Does any of this matter? No, it doesn’t, and it probably wouldn’t if writers were judged solely on merit. But that’s not the reality. The knock-on effect of this perception of some male authors as epoch-making and female writers as niche-creators (chick-lit anyone?) is that literature becomes a marketing playground on which readers are easily duped with shiny toys. Not all readers, granted, many of us can still think for ourselves, but gender division and its implications is a dream scenario for a publicity company. If you want proof of this, how about this: you may think you know who I am but you are wrong. In reality I am a 60-year-old woman who has a disposable income of more than £1,000 a month. My favourite food is Vichysoisse soup (I had to look that name up, by the way) and I enjoy going to the theatre. Oh, and I have a cat. Obviously, you probably know that I don’t have any pets and that I am forty-three years old. Oh, and before I forget, I am a bloke. How did we arrive at that description? Through my love of Hilary Mantel’s Cromwell novels and the few short stories by her I have read in other publications. It turns out that fans of Mantel’s fiction fit the category I mentioned first. According to a YouGov Profiles service we, readers, can be labelled according to the writers we follow. The reality is more complex, as we know, but isn’t this “boxing-in” attitude a consequence of the same phenomenon I explained before? Do you think that fans of Ian McEwan have to worry about being stereotyped? Not a bit, because the author they have been identified with is one of those game-changers, who has been trying to write “The Great British Novel” with his mates Amis and Rushdie since the 80s. Meanwhile Sarah Waters gets on with what she does best: writing brilliant, best-selling novels, but apparently, no epoch-making ones.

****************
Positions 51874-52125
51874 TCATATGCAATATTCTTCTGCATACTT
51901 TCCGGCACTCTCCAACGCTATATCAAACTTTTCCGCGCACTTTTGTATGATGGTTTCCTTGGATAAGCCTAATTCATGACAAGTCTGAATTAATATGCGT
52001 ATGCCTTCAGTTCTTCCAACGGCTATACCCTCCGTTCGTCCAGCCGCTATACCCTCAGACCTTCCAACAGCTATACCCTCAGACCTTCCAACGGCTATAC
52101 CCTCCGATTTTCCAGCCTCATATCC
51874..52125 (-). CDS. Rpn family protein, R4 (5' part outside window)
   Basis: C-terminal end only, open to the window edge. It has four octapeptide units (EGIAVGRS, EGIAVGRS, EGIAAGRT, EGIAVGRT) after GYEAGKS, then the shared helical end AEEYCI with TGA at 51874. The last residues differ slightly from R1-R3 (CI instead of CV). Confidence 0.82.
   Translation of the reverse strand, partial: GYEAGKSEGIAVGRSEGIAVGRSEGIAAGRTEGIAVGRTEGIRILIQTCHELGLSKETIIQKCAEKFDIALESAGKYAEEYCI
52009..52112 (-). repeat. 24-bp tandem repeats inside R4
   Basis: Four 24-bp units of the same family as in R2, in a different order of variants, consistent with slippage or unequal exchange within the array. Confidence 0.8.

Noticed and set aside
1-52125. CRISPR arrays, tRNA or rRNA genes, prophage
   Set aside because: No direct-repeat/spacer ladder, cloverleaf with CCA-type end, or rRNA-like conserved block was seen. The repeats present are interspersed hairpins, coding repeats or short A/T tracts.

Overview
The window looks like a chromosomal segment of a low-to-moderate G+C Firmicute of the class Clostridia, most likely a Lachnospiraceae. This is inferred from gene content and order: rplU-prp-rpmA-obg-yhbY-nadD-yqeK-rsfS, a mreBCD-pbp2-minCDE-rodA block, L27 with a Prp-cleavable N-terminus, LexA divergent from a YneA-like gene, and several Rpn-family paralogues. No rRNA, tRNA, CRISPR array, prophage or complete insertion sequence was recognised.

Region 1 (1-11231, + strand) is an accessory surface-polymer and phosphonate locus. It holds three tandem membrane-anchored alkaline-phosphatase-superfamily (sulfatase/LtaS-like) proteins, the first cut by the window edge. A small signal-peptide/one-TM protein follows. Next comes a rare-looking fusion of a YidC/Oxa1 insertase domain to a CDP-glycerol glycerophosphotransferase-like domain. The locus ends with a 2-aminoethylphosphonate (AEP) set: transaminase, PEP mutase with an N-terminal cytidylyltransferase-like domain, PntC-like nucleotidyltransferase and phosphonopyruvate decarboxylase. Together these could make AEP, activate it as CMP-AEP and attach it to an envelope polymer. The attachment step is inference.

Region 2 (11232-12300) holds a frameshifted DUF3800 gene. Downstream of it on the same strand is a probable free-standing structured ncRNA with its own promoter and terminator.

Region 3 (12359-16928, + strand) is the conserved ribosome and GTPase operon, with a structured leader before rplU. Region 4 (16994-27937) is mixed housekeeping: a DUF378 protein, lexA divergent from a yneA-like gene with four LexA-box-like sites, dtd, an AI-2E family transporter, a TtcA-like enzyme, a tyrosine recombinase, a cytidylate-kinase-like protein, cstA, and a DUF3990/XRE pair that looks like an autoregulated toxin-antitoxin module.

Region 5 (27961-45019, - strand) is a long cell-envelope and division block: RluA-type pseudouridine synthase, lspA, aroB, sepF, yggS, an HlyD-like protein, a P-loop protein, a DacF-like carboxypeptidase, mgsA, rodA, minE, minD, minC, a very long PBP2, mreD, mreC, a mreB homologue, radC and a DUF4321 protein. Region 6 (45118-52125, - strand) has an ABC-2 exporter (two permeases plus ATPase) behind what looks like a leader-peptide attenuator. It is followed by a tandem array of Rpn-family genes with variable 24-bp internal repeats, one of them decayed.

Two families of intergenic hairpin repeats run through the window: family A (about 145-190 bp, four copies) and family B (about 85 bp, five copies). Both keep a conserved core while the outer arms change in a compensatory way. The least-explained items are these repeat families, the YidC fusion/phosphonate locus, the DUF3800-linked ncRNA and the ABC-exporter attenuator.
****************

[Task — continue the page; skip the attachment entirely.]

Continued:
Hilary Mantel: reading her makes me change my sex and age